Chemotherapy for Colorectal Cancer
Chemotherapy is commonly used to treat Colorectal Cancer. Chemotherapy is the use of drugs to kill cancer cells.
When is Chemotherapy used for colorectal cancer?
Chemo can be used for Colorectal Cancer at various times during treatment:
Adjuvant Chemotherapy is given after Surgery. The aim is to destroy any cancer cells that may have been left behind during Surgery because they were too small to see, as well as cancer cells that may have dispersed from the main tumor and spread in other areas of the body but are too small to be seen on imaging tests. This helps to reduce the risk of cancer returning. Neoadjuvant chemo (sometimes with radiation) is administered before Surgery to try to shrink the cancer and make removal easier. Often this is based on Rectal Cancer. For advanced cancers that have spread to other organs like the liver, chemo can be used to help shrink tumours and ease problems they are causing. While it is not likely to cure the cancer, this often helps people feel better and live longer.
How is Chemotherapy given?
Chemotherapy can be given in different ways.
Systemic chemotherapy: Drugs are inserted into a vein in your blood or you administer them by mouth. The medications go through the bloodstream, entering all parts of the body. That can help to reduce the risk of spreading Colorectal Cancer to other parts of the body. Regional chemotherapy: Drugs are put right into the artery leading to the part of the tumour in the body. Which focuses the chemo on the area’s cancer cells. It eliminates side effects by constraining the amount of medication that enters the rest of the body. Hepatic artery injection, or chemo delivered directly into the hepatic artery, is an example of often used regional Chemotherapy for cancer that has spread to the liver.
Doctors give chemo in cycles to give the body time to recover, with each treatment followed by a rest period. Chemotherapy cycles generally last approximately two to four weeks. People usually get a minimum of several treatment cycles.
Chemotherapy drugs used to treat colorectal cancer
Some drugs commonly used for Colorectal Cancer include:
- Trifluridine and tipiracil, a combination drug in pill form
Side effects of chemo
Chemo drugs target rapidly dividing cells and thus they function against cancer cells. However, other cells in the body, such as those in the bone marrow (where new blood cells are formed), mouth and intestine lining, and hair follicles, are also rapidly dividing. Chemo can affect these cells too, which can result in side effects.
Chemo’s side effects depend on the type and dosage of drugs given, and how long you are taking them.
Common Chemo side effects can include:
- Hair loss
- Mouth sores
- Loss of appetite
- Nausea and vomiting
- Increased chance of infections (from having too few white blood cells)
- Easy bruising or bleeding (from having too few blood platelets)
- Fatigue (from having too few red blood cells)
Other side effects are specific to certain drugs. Example:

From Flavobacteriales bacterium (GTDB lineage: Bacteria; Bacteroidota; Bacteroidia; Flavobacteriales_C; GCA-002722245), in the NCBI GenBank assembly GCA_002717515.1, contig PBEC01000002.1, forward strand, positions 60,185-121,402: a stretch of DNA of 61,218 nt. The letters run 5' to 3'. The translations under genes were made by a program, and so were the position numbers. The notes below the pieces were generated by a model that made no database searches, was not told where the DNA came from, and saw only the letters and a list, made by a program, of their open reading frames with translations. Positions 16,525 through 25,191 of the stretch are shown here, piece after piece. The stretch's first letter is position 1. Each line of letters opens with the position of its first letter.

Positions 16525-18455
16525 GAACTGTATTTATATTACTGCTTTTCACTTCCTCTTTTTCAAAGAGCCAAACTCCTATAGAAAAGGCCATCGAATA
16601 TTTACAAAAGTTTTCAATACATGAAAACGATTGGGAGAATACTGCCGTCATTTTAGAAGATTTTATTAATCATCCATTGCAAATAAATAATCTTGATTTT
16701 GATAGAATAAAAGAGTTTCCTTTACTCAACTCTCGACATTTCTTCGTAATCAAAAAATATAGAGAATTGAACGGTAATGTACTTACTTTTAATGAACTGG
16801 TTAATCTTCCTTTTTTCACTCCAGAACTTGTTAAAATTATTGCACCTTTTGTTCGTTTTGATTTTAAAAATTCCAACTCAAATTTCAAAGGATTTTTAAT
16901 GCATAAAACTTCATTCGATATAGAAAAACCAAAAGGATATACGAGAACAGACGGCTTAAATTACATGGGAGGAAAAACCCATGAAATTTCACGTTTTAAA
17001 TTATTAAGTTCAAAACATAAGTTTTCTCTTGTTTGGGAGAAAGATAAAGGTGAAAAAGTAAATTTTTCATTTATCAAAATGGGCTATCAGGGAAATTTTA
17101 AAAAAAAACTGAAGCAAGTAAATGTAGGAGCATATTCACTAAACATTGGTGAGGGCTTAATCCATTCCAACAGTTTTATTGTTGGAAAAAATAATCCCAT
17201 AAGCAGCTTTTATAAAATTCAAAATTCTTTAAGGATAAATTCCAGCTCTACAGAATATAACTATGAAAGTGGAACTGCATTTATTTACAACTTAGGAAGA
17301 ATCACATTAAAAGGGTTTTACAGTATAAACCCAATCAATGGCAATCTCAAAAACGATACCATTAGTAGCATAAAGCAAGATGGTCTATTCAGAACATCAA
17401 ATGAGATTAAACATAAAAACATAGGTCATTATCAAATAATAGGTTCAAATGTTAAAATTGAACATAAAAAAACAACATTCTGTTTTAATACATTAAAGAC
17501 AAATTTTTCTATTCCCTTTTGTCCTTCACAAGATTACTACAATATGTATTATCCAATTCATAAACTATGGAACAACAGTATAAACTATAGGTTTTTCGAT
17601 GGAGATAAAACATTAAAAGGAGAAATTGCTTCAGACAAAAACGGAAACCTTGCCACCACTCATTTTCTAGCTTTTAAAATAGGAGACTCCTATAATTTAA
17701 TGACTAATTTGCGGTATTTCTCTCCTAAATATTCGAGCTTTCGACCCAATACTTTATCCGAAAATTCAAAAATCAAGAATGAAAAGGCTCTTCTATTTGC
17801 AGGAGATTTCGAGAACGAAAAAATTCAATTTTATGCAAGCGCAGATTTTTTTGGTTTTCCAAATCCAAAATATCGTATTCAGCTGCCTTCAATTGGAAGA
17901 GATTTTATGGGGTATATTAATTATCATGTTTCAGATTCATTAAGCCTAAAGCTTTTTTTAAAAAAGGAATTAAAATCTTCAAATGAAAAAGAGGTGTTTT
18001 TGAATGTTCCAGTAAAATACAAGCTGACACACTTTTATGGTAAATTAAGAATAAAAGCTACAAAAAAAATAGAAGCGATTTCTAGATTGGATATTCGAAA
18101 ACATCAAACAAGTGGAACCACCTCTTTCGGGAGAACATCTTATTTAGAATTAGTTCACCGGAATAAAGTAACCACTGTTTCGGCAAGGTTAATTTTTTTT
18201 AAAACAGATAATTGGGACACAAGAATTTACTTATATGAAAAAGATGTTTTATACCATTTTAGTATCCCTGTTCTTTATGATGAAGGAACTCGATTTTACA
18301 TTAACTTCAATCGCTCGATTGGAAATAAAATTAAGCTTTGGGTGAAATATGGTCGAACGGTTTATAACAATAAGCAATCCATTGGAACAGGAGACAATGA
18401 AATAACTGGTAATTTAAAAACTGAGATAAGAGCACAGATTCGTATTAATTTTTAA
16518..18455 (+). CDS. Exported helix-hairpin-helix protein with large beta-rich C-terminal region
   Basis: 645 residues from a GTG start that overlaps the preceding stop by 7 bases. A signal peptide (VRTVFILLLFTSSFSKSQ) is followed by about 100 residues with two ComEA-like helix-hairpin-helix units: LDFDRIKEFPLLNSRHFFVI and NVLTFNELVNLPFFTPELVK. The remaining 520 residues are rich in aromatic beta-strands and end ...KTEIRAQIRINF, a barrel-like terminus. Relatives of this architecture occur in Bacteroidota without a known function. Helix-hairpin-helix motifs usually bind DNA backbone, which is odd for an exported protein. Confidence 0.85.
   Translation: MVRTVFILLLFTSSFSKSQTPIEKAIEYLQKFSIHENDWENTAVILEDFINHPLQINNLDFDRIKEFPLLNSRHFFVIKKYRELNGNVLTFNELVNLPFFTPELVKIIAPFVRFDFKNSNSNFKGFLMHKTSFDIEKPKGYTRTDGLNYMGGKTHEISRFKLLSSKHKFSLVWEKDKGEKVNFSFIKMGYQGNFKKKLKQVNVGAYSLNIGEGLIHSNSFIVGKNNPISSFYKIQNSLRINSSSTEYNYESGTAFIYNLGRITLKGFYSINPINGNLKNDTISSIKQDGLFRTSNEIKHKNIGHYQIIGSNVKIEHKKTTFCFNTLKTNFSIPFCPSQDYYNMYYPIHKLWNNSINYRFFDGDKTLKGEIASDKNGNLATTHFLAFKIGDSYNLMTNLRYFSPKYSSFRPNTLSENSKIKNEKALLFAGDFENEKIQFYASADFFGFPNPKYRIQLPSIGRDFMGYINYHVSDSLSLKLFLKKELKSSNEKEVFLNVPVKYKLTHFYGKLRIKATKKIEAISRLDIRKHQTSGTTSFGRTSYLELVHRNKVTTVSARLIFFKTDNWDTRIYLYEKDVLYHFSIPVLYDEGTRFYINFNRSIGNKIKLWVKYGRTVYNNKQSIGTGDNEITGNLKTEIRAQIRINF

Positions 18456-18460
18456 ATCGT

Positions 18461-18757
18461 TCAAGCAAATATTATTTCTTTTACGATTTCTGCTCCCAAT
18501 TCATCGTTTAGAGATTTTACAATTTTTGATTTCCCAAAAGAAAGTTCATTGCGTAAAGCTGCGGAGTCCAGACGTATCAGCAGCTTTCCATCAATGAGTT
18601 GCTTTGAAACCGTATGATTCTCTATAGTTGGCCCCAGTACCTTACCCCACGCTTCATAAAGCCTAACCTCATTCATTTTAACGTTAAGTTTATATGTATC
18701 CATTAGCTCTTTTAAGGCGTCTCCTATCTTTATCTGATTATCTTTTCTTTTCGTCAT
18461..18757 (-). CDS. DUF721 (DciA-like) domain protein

Hand-foot syndrome can develop by capecitabine, when given as an infusion. This can begin in the hands and feet as redness, and then progress to Pain and discomfort in the palms and soles. The skin will blister or peel, if it worsens, often leading to painful sores. It is important to inform your doctor about any early signs right away, so you can take action to prevent things from getting worse.
A common side-effect of oxaliplatin is neuropathy (nerve damage). Symptoms include tingling, numbness and even Pain in the hands and feet. This may also cause extreme heat and cold discomfort in your mouth, oesophagus (the tube that connects the mouth to the stomach), and the palms of your hands. When swallowing liquids or holding a cold glass this may cause discomfort. When you are having oxaliplatin, discuss side effects with your doctor beforehand, and let him or her know immediately when you experience numbness and tingling, or other side effects.
Oxaliplatin can cause allergic or adverse reactions in some people, while receiving the drug. Symptoms can include skin rash; tightness of the chest and breathing difficulties; back pain, or feeling dizzy, lightheaded or weak. If you notice any of these symptoms while you are getting chemo, be sure to tell your nurse immediately.
Diarrhoea is a common side effect of all of these medications, but with irinotecan it can be especially severe. To avoid serious dehydration it must be treated promptly — at the first loose stool. This involves taking a drug such as loperamide. If you receive a chemo drug that is likely to cause diarrhoea, your doctor will advise about what medications to should take, and how long to take them to control this problem.
Most of these side effects tend to fade in the course of time after ending treatment. Others, such as oxaliplatin hand and foot numbness, will last long. Complementary and alternative medicine cane also relieve the side effects.
Be sure to answer any questions with your cancer care team about side effects. Please record any adverse effects or changes that you experience when you get chemo, and they can be treated immediately. In certain cases, the doses of the chemo medications may need to be increased, or therapy may need to be postponed or halted to help prevent the condition going. Some types of chemo for Colorectal Cancer seem to be fairly well tolerated by the older people. Age is no excuse for otherwise safe people to refuse medication